Millions of people are unaware and uninformed about how their personal information is being used, collected or shared in our digital society. One aim of Data Privacy day is to highlight this issue.
Data Privacy Day (Data Protection Day in Europe) is held on on January 28 each year and it is an educational initiative focused on importance of protecting the privacy of their personal information online, particularly in the relation to social networking, and extending to data privacy issues impacting upon families, consumers and businesses.
Data issues remain important and consumers need to understand the implications. For example, IDC reports (“IDC FutureScape: Worldwide CMO 2020 Predictions”) 35 percent of brands will adopt consent management systems in 2020 to build trust and differentiate their data systems and go beyond compliance.
Eve Maler, interim CTO at ForgeRock, tells Digital Journal about the significance consent has on the relationships between organizations and consumers.
Maler presents the landscape that consumers face: “Consumers love taking part in the connected world, but to do so, they must share personal data. Regulations like GDPR and CCPA put a premium on gathering consent from individuals, empowering them to take control over their data.”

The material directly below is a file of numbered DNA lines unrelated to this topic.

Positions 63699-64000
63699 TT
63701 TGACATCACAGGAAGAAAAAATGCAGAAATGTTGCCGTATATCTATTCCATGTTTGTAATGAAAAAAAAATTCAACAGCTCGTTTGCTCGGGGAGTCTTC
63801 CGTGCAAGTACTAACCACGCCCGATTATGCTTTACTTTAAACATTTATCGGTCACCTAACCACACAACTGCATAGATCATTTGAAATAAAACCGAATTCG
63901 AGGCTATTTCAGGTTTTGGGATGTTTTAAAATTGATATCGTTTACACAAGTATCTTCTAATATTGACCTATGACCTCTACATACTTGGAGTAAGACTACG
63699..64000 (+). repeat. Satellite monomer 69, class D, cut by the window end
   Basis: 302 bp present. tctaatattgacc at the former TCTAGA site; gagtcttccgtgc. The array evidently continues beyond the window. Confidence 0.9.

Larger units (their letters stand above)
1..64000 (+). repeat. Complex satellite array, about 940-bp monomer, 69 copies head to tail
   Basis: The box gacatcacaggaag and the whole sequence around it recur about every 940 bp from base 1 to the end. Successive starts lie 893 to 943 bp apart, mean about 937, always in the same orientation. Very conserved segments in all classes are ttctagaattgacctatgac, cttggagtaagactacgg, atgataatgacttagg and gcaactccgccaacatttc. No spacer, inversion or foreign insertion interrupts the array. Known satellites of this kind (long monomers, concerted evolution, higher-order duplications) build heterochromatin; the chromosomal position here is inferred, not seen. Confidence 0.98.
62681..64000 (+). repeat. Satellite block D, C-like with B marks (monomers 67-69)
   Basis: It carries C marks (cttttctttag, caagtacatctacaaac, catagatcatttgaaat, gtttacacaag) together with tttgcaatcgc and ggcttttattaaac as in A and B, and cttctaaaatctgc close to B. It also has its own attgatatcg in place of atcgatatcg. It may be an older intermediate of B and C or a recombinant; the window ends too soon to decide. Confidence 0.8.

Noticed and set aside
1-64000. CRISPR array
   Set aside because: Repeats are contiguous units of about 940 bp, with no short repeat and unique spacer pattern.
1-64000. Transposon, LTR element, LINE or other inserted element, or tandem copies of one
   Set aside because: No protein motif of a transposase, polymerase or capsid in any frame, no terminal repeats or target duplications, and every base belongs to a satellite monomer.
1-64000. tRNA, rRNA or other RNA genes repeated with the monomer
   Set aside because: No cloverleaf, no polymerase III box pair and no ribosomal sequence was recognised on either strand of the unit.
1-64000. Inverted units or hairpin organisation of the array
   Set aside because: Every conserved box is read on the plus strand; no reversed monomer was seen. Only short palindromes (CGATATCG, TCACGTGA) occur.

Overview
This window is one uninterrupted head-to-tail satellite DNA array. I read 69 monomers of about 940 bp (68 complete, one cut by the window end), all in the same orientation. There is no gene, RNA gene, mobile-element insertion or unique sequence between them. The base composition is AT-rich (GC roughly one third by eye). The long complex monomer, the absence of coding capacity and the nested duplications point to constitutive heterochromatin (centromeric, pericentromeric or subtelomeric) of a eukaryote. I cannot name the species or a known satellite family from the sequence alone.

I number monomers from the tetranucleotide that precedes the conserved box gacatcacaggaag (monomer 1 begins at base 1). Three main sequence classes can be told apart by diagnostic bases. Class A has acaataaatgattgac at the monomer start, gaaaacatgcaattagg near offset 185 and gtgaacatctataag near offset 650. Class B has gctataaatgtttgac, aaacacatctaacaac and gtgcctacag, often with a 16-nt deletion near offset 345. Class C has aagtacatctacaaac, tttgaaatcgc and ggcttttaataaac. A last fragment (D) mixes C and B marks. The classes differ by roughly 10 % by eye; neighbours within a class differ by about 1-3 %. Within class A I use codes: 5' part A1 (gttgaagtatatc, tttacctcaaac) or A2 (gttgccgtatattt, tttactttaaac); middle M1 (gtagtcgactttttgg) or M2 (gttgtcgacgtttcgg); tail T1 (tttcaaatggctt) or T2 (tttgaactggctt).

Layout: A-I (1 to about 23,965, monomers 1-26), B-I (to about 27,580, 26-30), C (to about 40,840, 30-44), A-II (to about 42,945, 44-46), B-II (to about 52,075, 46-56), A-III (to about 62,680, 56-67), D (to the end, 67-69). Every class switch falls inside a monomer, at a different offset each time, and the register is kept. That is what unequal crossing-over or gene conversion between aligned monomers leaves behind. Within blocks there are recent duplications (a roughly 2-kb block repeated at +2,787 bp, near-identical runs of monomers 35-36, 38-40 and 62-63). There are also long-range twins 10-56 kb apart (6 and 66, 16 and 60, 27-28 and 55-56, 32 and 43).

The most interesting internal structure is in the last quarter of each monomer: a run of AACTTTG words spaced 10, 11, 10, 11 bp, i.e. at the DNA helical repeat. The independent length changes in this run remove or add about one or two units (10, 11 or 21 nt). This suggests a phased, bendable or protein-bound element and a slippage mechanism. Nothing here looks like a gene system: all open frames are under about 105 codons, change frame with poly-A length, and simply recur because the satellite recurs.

It follows, Maler notes that: “As consumers become more skeptical about where their personal data is going, they don’t hesitate to take action if they believe enterprises are taking advantage of them.”
So what does this mean for businesses? According Maler: “In order for enterprises to broaden their options for transformative uses of personal data while also building trust with skeptical consumers, they must “opt in” to consent as a business choice, giving more transparency and authority to users.”
The risks of not doing so can be severe: “Failing to comply with privacy regulations can lead to significant economic consequences and worse. So organizations need to apply comprehensive privacy and consent management that scales across all of their applications and channels.”
In terms of what businesses need to do, Maler advises: ” They can achieve this by employing comprehensive identity management and robust consent management systems, ensuring that there are not only mechanisms that act as their first line of defense for protecting consumer data, but also strengthen the bonds of digital trust for all service users.”―Digital Journal